By Gustavo Arellano
By R. Scott Moxley
By Alfonso Delgado
By Courtney Hamilton
By Joel Beers
By Peter Maguire
By Charles Lam
By Charles Lam
Photo by Jack GouldWhen fellow Orange County Great Park board members recently demanded explanations for questionable spending, bizarre secrecy and no-bid contracts, park chairman Larry Agran dismissed their concerns with psychoanalysis—and a baseball clichť.
"Let's get real here," said Agran, typically dismissing his critics as delusional. "This [project] is about focus—never taking our eye off the ball and getting the job done."
From the comfort of a 5-2 board majority, Agran asserts that it's "irresponsible" for "naysayers" to question his increasingly dictatorial management when citizens should link arms in "celebration" of his "successful" leadership of the $401 million public project.
Agran's missteps have already alienated one high-profile board member—former Irvine Co. exec Dick Sim fled the board in May, saying he could no longer tolerate Agran. And at a July meeting, board members Christina Shea and Steven Choi exposed a series of financial irregularities on bills submitted by Forde & Mollrich, a political strategy and lobbying firm tied to Agran. The Weekly revealed last month ["Great Park With All the Fixin's", June 24, and its follow-up "Agran Dispenses Great Pork", July 8] that Agran planned to give the firm a no-bid, $1.3 million public relations contract—including a whopping, taxpayer-funded $50,000-a-month retainer.
The Forde & Mollrich deal violated at least the spirit of government contracting rules, but Agran had an analogy for that too: "If you hire a surgeon for brain surgery, you don't ask to bid the job in the middle of the surgery."
Critics say the Forde & Mollrich contract serves Agran far more than the park. They point out that the publicly funded PR deal coincides with upcoming 2006 city elections in which Agran's political machine—the one he slyly named "The Great Park Team"—will be challenged. Election strategists say the park will be the top campaign issue. Under Agran's direction, Forde & Mollrich's job is to convince residents that current Great Park management is visionary, progressive and a "model" of propriety.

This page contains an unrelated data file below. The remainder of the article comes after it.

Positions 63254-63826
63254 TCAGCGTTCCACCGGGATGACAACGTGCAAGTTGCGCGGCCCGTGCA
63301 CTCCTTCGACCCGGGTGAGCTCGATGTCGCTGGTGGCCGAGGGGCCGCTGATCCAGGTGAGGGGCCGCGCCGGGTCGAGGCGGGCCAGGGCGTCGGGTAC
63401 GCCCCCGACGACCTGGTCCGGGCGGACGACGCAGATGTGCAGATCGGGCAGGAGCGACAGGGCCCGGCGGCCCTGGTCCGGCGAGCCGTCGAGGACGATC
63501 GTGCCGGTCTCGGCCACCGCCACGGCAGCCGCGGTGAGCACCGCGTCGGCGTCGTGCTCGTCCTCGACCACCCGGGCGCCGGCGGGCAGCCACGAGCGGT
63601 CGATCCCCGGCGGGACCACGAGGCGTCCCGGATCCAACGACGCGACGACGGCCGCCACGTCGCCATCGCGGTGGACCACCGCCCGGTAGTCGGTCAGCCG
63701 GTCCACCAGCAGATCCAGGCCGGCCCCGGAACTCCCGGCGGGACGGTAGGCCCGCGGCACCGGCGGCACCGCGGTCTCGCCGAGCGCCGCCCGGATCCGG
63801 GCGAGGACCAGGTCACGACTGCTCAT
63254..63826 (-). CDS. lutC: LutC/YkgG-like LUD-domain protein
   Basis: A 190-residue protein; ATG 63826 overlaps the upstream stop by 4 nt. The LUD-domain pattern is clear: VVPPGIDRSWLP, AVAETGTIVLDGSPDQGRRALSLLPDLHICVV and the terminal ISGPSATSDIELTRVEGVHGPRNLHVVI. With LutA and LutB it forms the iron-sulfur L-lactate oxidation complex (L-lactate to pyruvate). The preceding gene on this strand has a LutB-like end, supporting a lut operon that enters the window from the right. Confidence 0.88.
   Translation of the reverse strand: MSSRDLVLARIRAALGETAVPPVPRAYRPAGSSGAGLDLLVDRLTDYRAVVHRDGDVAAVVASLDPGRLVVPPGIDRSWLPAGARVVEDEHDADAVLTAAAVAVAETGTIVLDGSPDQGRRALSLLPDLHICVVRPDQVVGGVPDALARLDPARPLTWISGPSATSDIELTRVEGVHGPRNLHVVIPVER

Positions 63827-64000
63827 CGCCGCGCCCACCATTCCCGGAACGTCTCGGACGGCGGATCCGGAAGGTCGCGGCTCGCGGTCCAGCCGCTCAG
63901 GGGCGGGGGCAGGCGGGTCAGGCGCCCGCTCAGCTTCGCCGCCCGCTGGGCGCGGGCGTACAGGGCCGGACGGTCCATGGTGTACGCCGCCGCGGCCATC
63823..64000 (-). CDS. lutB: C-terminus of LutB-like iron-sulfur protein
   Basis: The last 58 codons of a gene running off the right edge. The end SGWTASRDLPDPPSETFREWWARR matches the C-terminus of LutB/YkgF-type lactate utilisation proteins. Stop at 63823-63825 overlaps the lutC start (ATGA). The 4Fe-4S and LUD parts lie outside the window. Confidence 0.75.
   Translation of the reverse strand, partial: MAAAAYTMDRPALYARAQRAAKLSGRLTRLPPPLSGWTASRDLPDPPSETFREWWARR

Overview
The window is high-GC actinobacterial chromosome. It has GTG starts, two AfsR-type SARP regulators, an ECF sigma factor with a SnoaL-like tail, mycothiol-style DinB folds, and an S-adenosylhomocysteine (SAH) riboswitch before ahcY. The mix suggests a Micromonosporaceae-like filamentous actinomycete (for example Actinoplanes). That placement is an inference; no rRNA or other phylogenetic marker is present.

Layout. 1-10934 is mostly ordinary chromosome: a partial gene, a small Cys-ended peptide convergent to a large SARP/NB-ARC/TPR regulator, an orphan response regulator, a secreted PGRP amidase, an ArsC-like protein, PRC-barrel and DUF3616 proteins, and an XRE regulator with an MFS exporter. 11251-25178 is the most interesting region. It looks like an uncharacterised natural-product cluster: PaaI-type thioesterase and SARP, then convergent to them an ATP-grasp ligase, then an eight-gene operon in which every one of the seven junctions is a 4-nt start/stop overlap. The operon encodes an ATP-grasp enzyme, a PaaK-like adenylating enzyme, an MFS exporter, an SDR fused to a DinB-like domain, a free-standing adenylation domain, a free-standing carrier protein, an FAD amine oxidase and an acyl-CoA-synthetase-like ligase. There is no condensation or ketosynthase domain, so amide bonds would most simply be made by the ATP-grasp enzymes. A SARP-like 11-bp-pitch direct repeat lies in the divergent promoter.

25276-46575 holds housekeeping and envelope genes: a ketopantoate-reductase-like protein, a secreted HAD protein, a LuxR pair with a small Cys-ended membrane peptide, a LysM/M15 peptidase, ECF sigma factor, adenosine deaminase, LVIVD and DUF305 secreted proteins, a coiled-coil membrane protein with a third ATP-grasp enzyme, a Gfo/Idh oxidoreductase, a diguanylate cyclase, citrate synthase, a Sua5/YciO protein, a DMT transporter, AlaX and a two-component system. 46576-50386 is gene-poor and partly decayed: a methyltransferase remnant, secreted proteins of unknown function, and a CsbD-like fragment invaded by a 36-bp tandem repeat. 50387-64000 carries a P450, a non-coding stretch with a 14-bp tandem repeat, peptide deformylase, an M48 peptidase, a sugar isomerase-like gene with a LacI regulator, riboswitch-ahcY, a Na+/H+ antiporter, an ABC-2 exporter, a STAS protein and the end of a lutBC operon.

But the newly constituted Orange County Grand Jury should pay attention to the latest developments. As detailed by Irvine World News reporter Jenn Stewart, records show that Forde & Mollrich may have over-billed the city by double on costs for Great Park mailers.
It's difficult to know for sure because Agran and the private firm shroud the public-relations spending. When it originally demanded payment, Forde & Mollrich didn't submit supporting evidence of its expenses. After Choi asked for more information, the firm handed over documents but deleted the identity of the sub-vendor and the sub-vendor's prices. Based on a series of estimates Choi received for the same work from different companies, the overcharging could top $40,000. It also appears that Forde & Mollrich padded their postage bill for the mailers by $10,000, according to postal records reviewed by the Weekly.
Earlier this year in Los Angeles, executives at a public relations firm tied to then-Mayor James Hahn were indicted for padding government bills. But Agran refuses to acknowledge any mischief in his Forde & Mollrich deal: "I feel the people of the city of Irvine not only got their money's worth," he told Stewart, "they've gotten much more."
Agran—who frequently meets in private with Forde & Mollrich executives—didn't support his assertion. But it's clear that taxpayers have gotten an increasingly ugly scandal for their money. All four major local newspapers have now blasted Agran's ethical lapses at the Great Park. A politician since the 1970s, he wasted no time employing a strategy to end the Forde & Mollrich firestorm.
"It's so remarkable to me that this discussion is taking place today," Agran said at the July council meeting. "We still have difficult days ahead."
The ominous line—delivered from prepared notes—was meant to suggest that Shea, Choi and the public should rally behind his command. The reason? In Agran's fevered imagination, the Park vs. Airport War, dead two years by any legitimate analysis, remains alive.
Agran isn't entirely alone. During the same meeting, his stonewalling on Forde & Mollrich won support from Beth Krom, a park board member and Irvine's first-term Democrat mayor. Krom remains under the delusion that she's popular, although her power is the result of an Agran plot that put a fake Republican candidate, Earl Zucht, on the 2004 ballot. The trickery split GOP votes, gave Krom her seat and Agran's political machine control of the park and the City Council.
Even if Krom won't publicly admit she's a mere Agran foot soldier, her shameless promotion of Agran's agenda hints that she knows her place. Now is not the time to explain Great Park financial irregularities, she says. She wants public adulation ("We should be applauded"), offers empty philosophy ("We're thinking holistically"), and reinforces Agran's war spin with trademark hysteria: "I think it would be foolish if we cease to watch every little cockroach because the fact is there will continue to be people looking for ways to unravel what we're doing," she said.
The word "cockroach" was illustrative of Krom's civic mindedness: her critics, those who haven't joined her as an Agran cheerleader, are vermin.